Hamilton Health Sciences is made up of several different sites, each with its own rich history. Four of those sites have existed in some capacity since World War I.
What is now Juravinski Hospital opened in 1917 as Mount Hamilton Hospital at the corner of Upper Sherman and Concession Streets. It was situated there because land was inexpensive and people believed the air on the escarpment to have health benefits.
It had 100 semi-private beds including a maternity ward, an operating room for minor surgery and a nurses residence.
A few decades later, in 1954, the Nora Frances Henderson Convalescent Hospital opened at the southeast corner of that property with a mandate to provide convalescent care and treatment for chronic illnesses. It was named after Nora Frances Henderson, a journalist, politician and activist whose editorial reporting resulted in four women being appointed to the board of directors of the Hamilton General Hospital. You can find her tributes to her throughout Juravinski Hospital, such as the historic display at the main elevator bank on the main floor.
In 1962 the Henderson and Mount Hamilton Hospital amalgamated with the Hamilton General Hospital to become the Hamilton Civic Hospitals. The Mount Hamilton Hospital soon lost its separate identity and in 1965, was designated as part of the Henderson which became the Henderson General Hospital. In 2010, it was redeveloped and named Juravinski Hospital after Charles and Margaret Juravinski for their generous contribution.
Chedoke Hospital began in 1906 as the Mountain Sanatorium, the fourth tuberculosis sanatorium to be founded in Canada. It was built on a farm that was donated by two businessmen and had only four patients when it first opened. During World War I, soldiers who had been gassed or stricken with tuberculosis were treated here.
Between 1932 and 1951, some of Chedoke’s remaining buildings were constructed including the Evel and Wilcox Pavillions.
In 1955, Inuit patients with tuberculosis began to arrive for treatment at the Mountain Sanatorium at the request of the Department of National Health and Welfare. Over 1300 Inuit patients were treated there. When tuberculosis rates dropped off in the late 1950s, the Sanatorium site evolved to provide different services.
The campus housed the Hamilton and District School of Nursing in the Holbrook Building. The first class began their education in 1964.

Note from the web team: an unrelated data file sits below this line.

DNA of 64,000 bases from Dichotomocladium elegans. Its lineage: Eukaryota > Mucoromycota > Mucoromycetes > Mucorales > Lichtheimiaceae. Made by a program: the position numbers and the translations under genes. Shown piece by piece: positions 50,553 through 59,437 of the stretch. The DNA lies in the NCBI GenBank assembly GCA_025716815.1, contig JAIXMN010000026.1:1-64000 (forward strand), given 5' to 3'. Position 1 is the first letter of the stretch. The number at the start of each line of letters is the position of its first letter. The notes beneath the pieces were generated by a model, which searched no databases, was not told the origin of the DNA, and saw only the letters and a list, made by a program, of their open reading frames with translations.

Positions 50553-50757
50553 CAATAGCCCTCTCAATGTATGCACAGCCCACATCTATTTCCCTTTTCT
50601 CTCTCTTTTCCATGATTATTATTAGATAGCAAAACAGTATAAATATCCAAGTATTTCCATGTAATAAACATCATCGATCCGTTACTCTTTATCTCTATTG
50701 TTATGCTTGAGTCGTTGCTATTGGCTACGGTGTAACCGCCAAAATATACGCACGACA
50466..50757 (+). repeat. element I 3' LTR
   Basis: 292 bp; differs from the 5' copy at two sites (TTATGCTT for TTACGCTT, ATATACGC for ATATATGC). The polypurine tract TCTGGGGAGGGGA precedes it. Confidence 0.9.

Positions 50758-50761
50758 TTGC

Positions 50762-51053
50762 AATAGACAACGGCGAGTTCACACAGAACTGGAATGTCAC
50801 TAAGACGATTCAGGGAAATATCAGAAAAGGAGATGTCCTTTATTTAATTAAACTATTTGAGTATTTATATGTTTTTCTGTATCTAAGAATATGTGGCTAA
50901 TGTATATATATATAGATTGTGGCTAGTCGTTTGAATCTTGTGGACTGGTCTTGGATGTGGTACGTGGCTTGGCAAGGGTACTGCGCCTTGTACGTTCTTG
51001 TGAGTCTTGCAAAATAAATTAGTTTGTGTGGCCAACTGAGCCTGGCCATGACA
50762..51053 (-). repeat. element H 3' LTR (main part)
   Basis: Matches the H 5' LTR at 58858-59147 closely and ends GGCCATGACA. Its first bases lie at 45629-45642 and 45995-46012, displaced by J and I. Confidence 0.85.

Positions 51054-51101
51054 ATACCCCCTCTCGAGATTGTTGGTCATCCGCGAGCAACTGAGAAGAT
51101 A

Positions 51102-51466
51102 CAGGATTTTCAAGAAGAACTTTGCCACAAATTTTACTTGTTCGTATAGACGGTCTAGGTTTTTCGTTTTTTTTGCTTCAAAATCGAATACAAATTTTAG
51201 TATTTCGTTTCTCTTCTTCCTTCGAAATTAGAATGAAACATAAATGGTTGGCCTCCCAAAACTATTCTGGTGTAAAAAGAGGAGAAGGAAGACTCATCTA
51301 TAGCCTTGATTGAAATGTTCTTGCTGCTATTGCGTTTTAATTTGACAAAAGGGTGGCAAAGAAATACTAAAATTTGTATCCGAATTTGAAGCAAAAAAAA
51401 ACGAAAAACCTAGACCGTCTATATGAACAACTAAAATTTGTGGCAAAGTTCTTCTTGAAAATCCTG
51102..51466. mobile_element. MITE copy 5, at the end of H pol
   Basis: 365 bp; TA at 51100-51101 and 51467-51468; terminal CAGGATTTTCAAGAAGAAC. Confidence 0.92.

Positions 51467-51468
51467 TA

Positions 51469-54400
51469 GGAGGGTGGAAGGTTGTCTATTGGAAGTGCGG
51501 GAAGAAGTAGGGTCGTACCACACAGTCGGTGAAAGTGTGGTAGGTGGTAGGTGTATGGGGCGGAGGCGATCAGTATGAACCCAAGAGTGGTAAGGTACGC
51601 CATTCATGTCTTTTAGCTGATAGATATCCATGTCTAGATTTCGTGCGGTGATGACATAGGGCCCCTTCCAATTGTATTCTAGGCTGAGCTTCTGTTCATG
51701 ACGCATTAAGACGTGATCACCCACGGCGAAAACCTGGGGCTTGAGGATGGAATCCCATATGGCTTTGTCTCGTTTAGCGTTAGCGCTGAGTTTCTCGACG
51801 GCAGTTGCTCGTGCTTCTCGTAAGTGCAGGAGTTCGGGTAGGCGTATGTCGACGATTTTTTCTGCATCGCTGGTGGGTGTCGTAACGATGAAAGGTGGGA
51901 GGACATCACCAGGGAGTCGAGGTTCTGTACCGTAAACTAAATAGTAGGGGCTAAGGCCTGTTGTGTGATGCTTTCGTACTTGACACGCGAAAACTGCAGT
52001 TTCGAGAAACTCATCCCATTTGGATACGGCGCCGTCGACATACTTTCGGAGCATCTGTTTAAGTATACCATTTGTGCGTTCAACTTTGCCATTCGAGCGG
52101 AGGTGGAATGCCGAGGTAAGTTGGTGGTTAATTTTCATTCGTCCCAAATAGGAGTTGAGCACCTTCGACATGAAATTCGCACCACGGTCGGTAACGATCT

The Chedoke-McMaster Centre opened in 1968 offering rehabilitation in the Holbrook Building and child and family care in the Evel and Bruce Buildings. That same year, the McMaster University School of Medicine’s first cohort of medical students began their lessons at Chedoke. They had to be taught there until the McMaster University Medical Centre was eventually completed in 1972.
In 1996, Hamilton Civic Hospitals amalgamated with Chedoke-McMaster Hospitals to form Hamilton Health Sciences. The majority of Chedoke’s services have been moved to other Hamilton Health Sciences sites. When the remaining administrative staff move downtown to the former Stelco Tower, they’ll bring cherished memories of Chedoke’s history.
St. Peter’s Hospital
St. Peter’s Hospital was founded in 1890 by Reverend Thomas Geoghegan, the pastor of St. Peter’s Anglican Church. He came to Canada from Ireland in 1870. After visiting Hamilton General Hospital for a number of years, he decided the city needed a special hospital for people with chronic medical conditions.
He fundraised $9000 to purchase the ‘Springer Homestead’ which became the St. Peter’s Home for Incurables. When it first opened it could only accommodate 14 patients.
In 1893 the facility was incorporated and became eligible for provincial grants but only in 1931 was it formally recognized as a hospital under the Public Hospitals Act. With additional funding it was expanded to accommodate 100 patients.
St. Peter’s amalgamated with Hamilton Health Sciences in 2008. It continues to be a leader in palliative and complex care for the community.
Hamilton General Hospital
The site of Hamilton General Hospital was originally home to City Hospital. The City owned facility was moved from the corner of John and Guise Streets to Barton Street East and Victoria Avenue in 1882 on a plot of farmland that was purchased for $4,600.
The new hospital consisted of three separate buildings set far back from the street and was considered to be a great improvement, having central fireplaces, water closets, gas lighting and dumbwaiters. Patients were moved there from the previous site on October 25, 1882.
The Hamilton General Training School of Nursing was established at City Hospital in 1890. Services were continually expanded; A maternity hospital opened in 1892, and an operating theatre was built in 1893. In 1914, a separate children’s ward was established, funded largely by private contributions and the sale of souvenirs.
In 1917 City Hospital became Hamilton General Hospital. The city’s first cancer clinic was established there in 1938.
In 1962, Hamilton General Hospital amalgamated with the Nora Frances Henderson Hospital and the Mountain Hospital to become a single corporation known as Hamilton Civic Hospitals. Fifteen years later in 1997, that corporation joined Chedoke Hospitals to establish Hamilton Health Sciences.